We also most definitely wouldn’t consider ourselves influencers. I was always very focused on making sure all of our content we shared was music-focused, and Nick always agreed. It was important to me to make sure that the people who were taking time to support us were doing so because of the art we were creating. If they aren’t there for that, then I’m not a musician. I’m an online personality. That was never our dream, and so we made sure to refuse to embrace that.
In today’s music industry, another downside, and the byproduct of the “content creation” era, is isolation. Playing shows has become increasingly difficult between the sharp rise in expenses and the decline in independent booking at venues. I feel like we spend much more time creating videos and posting than meeting and engaging with other artists. That lack of community is definitely hard to deal with at times. Support, validation, and encouragement are things you don’t want to admit you need, but as an artist, I think we all want as much of that as we can get.
What do you feel has been your most personally successful song up to this point in your career?
We did a live chat event yesterday with a bunch of our Discord members, and this question actually came up. The great thing is that both Nick and I said that our favorite song we have made isn’t even out yet. Our new favorites will be out in a couple of months. It’s a really great feeling to be 8 years into our project and still be making music we absolutely love.
That being said, if I had to choose from songs that are out, I’d probably say Wasted and/or Two Wrongs. We created those songs before we had a lot of eyes on us, and I truly believe that if anyone in the music industry with any pull got a hold of those songs, they would have been huge, and I still get emotional when I listen to them today, years later. Those are good tunes.
What are your latest projects?
This year, we are trying to really build an even stronger bond with our awesome supporters. I know everyone says this, but we truly have the absolute best supporters I think I’ve ever seen. We get comments all the time of “I hope you guys are taking time to rest ” or “I hope you’re feeling well.” We even have people telling us, “make sure you’re staying hydrated.” It makes me laugh, but we are so blessed to have so many people listening and caring not just about the music but about us as people. It’s just absolutely humbling. So with each release this year, we are doing multiple live streams and chats, whether it’s on YouTube, or our Discord, or Twitch, and we are really trying to forge an even deeper connection in our community. That’s our focus this year.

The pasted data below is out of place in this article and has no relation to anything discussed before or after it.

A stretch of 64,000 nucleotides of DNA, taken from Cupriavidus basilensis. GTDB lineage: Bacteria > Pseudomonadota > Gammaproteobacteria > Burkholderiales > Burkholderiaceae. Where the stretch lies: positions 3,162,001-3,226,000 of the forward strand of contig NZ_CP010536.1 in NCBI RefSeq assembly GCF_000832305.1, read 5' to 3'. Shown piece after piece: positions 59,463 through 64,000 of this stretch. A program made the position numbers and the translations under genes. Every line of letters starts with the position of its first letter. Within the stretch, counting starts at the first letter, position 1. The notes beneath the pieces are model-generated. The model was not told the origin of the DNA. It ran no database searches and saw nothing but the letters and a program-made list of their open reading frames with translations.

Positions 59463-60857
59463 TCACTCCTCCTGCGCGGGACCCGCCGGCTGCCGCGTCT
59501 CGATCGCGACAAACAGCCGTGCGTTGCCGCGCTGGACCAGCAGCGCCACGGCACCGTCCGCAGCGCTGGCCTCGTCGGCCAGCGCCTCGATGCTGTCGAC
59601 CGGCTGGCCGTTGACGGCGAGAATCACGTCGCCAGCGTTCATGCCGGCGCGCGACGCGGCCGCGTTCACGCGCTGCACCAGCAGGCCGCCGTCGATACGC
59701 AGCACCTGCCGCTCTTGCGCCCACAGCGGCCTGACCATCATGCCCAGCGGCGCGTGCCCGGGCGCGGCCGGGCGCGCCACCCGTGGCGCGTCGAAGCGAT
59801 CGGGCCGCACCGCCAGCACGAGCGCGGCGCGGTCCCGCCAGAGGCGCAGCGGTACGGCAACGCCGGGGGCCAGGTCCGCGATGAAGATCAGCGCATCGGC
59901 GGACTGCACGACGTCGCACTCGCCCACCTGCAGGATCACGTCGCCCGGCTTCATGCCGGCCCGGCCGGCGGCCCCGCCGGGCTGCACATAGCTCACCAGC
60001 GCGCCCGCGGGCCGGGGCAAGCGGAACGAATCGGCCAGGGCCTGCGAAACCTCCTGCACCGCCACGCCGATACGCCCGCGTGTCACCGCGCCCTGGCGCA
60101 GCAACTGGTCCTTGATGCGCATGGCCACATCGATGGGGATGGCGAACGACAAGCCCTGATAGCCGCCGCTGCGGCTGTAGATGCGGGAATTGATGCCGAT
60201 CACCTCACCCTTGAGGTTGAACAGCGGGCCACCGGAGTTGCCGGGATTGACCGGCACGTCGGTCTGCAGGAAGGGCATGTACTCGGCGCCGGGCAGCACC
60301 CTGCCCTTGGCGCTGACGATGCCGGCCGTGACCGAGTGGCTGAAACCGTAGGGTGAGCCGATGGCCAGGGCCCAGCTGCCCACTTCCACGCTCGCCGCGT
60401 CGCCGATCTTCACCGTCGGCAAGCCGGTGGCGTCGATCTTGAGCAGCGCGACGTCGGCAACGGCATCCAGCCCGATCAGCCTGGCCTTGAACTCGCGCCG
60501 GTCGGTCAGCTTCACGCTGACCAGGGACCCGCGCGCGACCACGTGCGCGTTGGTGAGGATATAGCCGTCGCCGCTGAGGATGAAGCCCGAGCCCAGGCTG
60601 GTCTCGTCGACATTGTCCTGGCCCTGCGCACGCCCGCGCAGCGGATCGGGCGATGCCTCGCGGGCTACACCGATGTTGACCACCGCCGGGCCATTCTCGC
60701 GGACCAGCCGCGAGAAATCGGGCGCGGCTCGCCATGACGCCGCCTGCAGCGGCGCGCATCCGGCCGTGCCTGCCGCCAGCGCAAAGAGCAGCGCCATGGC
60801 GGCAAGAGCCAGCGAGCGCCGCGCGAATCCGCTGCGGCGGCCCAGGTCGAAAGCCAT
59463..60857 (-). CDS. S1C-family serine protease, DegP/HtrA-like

Do you plan on touring in any significant events/shows in 2023?
Yes! This year we will be releasing our first-ever full-length record! The way music works now, there’s a lot of pressure to release new music all the time. You don’t really get breaks. Last year, we decided that we wanted to do a full-length. We took the risk of pausing on releases and wrote a bunch of really, really great songs. So all year, we will have constant releases, and that all will culminate in our first-ever full-length. It sounds like a funny thing for a band to say, but as a completely independent artist, that’s trickier to accomplish than some folks might think. We are really proud to have made it happen, and we are even prouder of the songs.
Any other exciting work you are doing this year?
The pause we took in 2022, along with getting so many songs done, has set us up to write another full-length record! So we are right back at it, writing our second full-length. So we are really excited that we can promise everyone a bunch of new music coming for the foreseeable future, and we can’t wait to share it with everyone.
Brent and Nick, we appreciate you and the music you continue to produce to entertain us all. We love your independent style and respect the decision to preserve your originality. Do let us know when your full-length album is released so we can provide an update. The USA News team wishes you both the best in your music success!
Photo Credit: 8 Graves